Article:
The development of the platform and application, used also to estimate the latency of the IoT node shown in Section 6.3, has been carried out using Unity v.2018.4.10 and C# as development language [78]. The IoT component of the architecture (namely, the IoT node responsible for obstacle perception and tracking) is handled by a Raspberry Pi 3 (RPi3) hardware board on top of which a Python 3-based library [79] is running to perform different tasks. In detail, the software library is composed by two threads: (i) a first software thread, in charge of handling the connection of the ultrasonic sensor to the RPi3 processing board (through a USB cable) and of collecting data, with the library receiving distance estimates via a serial connection at a frequency of about 1000 estimates per second, and (ii) a second software thread, hosting a WebSocket-based server [80] and listening on the TCP port 4000, which the VR node, using a WebSocket client, connects to via a Wi-Fi link. Once the WebSocket connection is established, the WebSocket server forwards to the listening clients the distance estimates as soon as they are available from the first software component. Then, the localization component is based on Google’s ARCore and tracks the user’s body in a 6DoF way. The user’s head movements are tracked using the TrinusVR plugin [81], which is also responsible for streaming the head orientation in real-time to the 5G MEC, so that the final image “served” to the end user, denoted as viewport, is updated in real-time as well. Using the mobile phone’s camera, the developed algorithm is able to detect depth, as well as to support the IoT component in the detection of obstacles with Points of Interest (POI) recognition in the image frame of the camera. The precision of the tracking algorithm follows the precision of the ARCore library that, for commercial purposes, is able to anchor AR objects in place and track the user around them in real-time, with sufficient accuracy for the successful implementation of AR use cases. We remark that the relative accuracy of user tracking and localization is not the aim of this study, but of future works intended to be conducted by the authors.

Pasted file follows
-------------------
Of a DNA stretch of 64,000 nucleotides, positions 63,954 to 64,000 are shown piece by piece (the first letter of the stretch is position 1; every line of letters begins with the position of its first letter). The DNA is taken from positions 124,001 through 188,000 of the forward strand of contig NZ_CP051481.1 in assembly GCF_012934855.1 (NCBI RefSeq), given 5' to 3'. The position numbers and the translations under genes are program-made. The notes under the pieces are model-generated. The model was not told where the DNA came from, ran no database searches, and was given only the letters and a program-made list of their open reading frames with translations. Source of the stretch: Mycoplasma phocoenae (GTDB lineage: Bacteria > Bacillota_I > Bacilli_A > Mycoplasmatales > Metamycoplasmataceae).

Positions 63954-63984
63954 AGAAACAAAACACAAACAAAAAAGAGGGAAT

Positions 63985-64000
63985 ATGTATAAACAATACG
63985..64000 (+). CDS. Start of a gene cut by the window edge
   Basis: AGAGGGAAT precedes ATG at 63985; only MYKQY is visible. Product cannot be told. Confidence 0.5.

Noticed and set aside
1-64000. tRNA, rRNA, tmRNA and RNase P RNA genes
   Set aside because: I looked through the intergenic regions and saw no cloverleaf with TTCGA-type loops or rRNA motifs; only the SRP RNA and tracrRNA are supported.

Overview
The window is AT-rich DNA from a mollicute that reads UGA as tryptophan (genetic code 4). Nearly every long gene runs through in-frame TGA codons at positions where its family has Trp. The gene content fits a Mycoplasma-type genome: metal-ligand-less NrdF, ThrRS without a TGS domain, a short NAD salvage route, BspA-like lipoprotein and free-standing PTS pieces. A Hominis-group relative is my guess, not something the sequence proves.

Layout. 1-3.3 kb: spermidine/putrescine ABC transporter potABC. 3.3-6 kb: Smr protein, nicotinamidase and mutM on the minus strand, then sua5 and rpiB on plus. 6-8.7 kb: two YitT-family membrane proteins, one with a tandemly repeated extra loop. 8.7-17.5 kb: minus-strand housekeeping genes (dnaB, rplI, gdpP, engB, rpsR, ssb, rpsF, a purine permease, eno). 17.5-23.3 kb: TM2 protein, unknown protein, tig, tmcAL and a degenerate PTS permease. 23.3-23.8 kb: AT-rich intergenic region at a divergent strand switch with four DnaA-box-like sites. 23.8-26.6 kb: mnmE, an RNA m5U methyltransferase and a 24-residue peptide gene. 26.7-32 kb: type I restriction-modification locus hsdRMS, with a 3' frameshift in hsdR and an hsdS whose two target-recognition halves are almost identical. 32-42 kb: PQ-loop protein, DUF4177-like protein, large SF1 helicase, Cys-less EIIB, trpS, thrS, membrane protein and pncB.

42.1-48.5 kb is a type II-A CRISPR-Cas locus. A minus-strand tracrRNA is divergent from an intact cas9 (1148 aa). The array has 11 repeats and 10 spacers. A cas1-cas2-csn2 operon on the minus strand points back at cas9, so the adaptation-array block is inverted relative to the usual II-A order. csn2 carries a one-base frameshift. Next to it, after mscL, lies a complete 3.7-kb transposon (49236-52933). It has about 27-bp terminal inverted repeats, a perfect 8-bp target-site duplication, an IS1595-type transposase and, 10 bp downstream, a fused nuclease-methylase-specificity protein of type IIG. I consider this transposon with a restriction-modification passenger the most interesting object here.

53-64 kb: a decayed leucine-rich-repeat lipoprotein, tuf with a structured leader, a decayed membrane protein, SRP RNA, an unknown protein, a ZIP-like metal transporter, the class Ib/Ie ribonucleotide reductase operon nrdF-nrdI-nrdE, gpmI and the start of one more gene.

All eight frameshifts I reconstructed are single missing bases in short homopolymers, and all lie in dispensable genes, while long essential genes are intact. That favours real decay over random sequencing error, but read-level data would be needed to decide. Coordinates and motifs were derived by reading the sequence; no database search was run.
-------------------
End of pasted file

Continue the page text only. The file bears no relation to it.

Following this approach and the architecture presented in Figure 25, we developed a VR-based IoT-enhanced 5G use case for cultural heritage and touristic attractions content. The overall application scenario is shown in Figure 26. As described in Section 6, a user wearing a VR system is moving in an area of archaeological interest in Milan and an ultrasonic sensor-based IoT system is used to avoid collision with surrounding obstacles (e.g., other tourists or parked cars): this is shown in Figure 26a. Relying on the use of the 5G MEC, the virtual scene is rendered at the network edge and streamed with ultra-low latency through the 5G network to the visor: the view from the visor is shown in Figure 26b. In Figure 26c, the current structure of Milan’s area is overlapped with the old amphitheater which used to be there, which is fully rendered, in the virtual world, in Figure 26d. Finally, in both Figure 26c,d, the end user is located in correspondence to the green dot.
As mentioned before, the system utilizes AR libraries for Simultaneous Localization and Mapping (SLAM) through ARCore through the smartphone’s camera sensor. Initial testing of this set-up highlighted that SLAM technology imposes safety limitations in a VR scenario with free walk without predefined areas. Therefore, the use of a standalone VR headset is not suitable to mobile users. More precisely, SLAM (through ARCore) could not detect white walls and with only a few POIs. Another limitation of ARCore-based SLAM technology is related to the identification of small- and medium-sized objects that could be hazardous obstacles, with the VR user roaming the real environment while immersed in VR. As the instant and precise detection of such obstacles is of paramount importance in this proposed mobile-oriented VR scenario, the IoT ultrasonic sensing node for distance measurement and obstacle presence estimation tasks was crucial to overcome the limitations of the SLAM-based technology. To this end, the smartphone located inside the cardboard becomes a “broker” for IoT nodes and an essential component of the proposed 5G-aided integrated VR-IoT architecture.